There is a hint of people on the move: the boatman’s song is of the majhi (fisher folk) tradition; the white fabric becomes the boat in which the traveller sets out (could be the flimsy rubber dingy let loose on the waves of the Mediterranean). The dancer’s movements are deep and circular, smooth and stretched as if the kathak form has lost its prettiness and its formal constraint. On the face, fear and uncertainty co-exist with hope and excitement. The dancer is dressed in a steel blue simply-cut long dress, with minimal make-up and no adornment. The simplicity of the costume matches the open gaze in which nothing is held back.
Image credit: Simon Richardon
The music is provided by an orchestra of four musicians: tabla (Debasish Mukherjee), vocals (Lucy Rehman), cello (Iain McHugh) and spoken rhythms (Jane Chan). This gives an immediacy and freshness, allowing for improvisations, although the rhythmic compositions are set. Effective lighting design dominated by blue hues of sky and sea supports the narrative beautifully.
The journey itself, which straddles the technical sections of madhyam and tisra (medium and fast speed), introduces us to characters who are on the exodus. Standout moments are a tukra (rhythmic composition) in which a pregnant woman is convulsed with birth pangs, ending with an infant in her arms; a gun-toting female freedom fighter/terrorist brandishing her weapon with a chilling indifference; an elderly woman struggling to keep up in the long march to safety. The fact that these cameos are delivered whilst the tukra makes its demands of speed and clarity, is indeed a marvel. The dancer has cracked a conundrum – sketching a story with rhythm, bodily stance and gesture within the lightning speed of the sound composition.
Image credit: Simon Richardon
The third section moves into the arrival, the disappointment and lost dreams. The thumri (love song) which conveys the hopes and dreams that persist for the traveller/refugee, no matter how dire the circumstances, and a tarana that is broken; instead of the smooth and joyous concluding item we expect, it stops and starts. Towards the conclusion, suspended microphones stand for the voices of the many, representing the padhant (spoken rhythmic syllables), in which the dancer normally recites the compositions and then proceeds to perform them. Amina uses this an opportunity to let it stand for the voices of the many. The tatkar (footwork) becomes meaningful as it is also builds on the journey metaphor.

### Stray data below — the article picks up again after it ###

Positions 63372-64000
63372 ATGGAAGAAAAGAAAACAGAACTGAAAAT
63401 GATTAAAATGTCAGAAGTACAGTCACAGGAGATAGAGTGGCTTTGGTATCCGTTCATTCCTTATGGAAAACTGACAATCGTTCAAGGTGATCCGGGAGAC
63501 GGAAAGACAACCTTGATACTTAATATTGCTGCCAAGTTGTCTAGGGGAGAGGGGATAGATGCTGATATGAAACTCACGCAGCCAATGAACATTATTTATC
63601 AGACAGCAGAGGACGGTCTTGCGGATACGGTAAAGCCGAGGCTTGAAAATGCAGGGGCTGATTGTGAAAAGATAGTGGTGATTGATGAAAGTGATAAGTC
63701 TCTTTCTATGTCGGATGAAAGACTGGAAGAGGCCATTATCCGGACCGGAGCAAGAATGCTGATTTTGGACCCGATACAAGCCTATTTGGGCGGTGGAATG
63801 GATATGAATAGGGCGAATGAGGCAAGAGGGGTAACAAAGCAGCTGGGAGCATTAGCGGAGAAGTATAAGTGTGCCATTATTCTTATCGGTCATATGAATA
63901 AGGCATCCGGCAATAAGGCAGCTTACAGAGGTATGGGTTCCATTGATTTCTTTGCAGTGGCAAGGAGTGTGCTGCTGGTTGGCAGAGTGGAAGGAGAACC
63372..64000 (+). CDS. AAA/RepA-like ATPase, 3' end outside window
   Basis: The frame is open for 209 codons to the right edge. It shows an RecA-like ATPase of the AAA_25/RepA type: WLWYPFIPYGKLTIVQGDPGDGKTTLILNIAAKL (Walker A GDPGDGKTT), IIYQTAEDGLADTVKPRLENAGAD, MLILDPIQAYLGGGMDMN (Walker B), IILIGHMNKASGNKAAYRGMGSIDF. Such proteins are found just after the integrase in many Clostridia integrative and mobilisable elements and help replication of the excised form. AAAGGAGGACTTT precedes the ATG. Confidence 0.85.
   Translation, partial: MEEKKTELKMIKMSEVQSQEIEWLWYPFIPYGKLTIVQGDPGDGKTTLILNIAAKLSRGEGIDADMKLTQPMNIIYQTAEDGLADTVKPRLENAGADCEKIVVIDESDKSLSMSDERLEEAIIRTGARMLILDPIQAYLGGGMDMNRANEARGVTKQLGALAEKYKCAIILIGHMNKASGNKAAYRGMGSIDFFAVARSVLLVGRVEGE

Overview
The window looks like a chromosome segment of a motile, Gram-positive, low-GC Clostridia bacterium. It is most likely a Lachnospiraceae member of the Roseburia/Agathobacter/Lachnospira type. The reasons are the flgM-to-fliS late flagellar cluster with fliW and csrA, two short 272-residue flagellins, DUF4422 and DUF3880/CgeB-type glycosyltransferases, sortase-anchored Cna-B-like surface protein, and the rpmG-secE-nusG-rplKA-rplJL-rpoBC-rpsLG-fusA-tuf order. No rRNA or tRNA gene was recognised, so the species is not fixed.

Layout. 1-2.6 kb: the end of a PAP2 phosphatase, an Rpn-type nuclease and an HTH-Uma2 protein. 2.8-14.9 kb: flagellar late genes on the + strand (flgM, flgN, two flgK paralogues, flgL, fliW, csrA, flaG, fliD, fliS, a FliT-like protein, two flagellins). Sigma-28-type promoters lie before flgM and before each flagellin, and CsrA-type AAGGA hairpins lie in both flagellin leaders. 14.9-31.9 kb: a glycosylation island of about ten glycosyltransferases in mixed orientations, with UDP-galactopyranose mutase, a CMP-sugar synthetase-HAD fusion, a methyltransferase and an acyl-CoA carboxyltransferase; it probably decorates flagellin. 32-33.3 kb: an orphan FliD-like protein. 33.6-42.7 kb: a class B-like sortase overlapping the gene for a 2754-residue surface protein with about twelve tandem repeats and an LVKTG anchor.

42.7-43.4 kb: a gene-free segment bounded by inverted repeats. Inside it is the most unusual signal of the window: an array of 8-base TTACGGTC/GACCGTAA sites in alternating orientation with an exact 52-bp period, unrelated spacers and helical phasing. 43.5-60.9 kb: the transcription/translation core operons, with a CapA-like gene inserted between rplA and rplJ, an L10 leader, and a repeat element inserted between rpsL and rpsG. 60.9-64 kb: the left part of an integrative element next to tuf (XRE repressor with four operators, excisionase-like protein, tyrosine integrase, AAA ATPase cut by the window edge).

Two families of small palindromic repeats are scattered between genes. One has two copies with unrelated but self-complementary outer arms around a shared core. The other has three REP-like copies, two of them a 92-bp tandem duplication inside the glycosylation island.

The ending unites the dancer with the soil of the earth, the return to the beginning – becoming One with the Universe.
Khayyam’s performance on the final show of the tour at the Library Theatre in Luton seized the heart and the imagination of her audience. She succeeded in communicating the plight of people on the move to make a better life for themselves by subtle and many-layered expressions. The fact that this was done through nritta (non-narrative dance), rather than natya (dance theatre) makes One a milestone moment for kathak. It moved the form forward from one reliant on conventions to that which is being created afresh.
To the artist the most important feature of her company is dramaturgy that is driven by the politics of race. Yerma transposed Lorca’s work from its rural Spanish setting to the inner city. A Thousand Faces addressed acid attack. In contrast to One, these are narrative works. There is an uncompromising commitment to portraying the stories of those in the margins and this mission underscores the artist performance with a genuine authenticity that makes compelling viewing.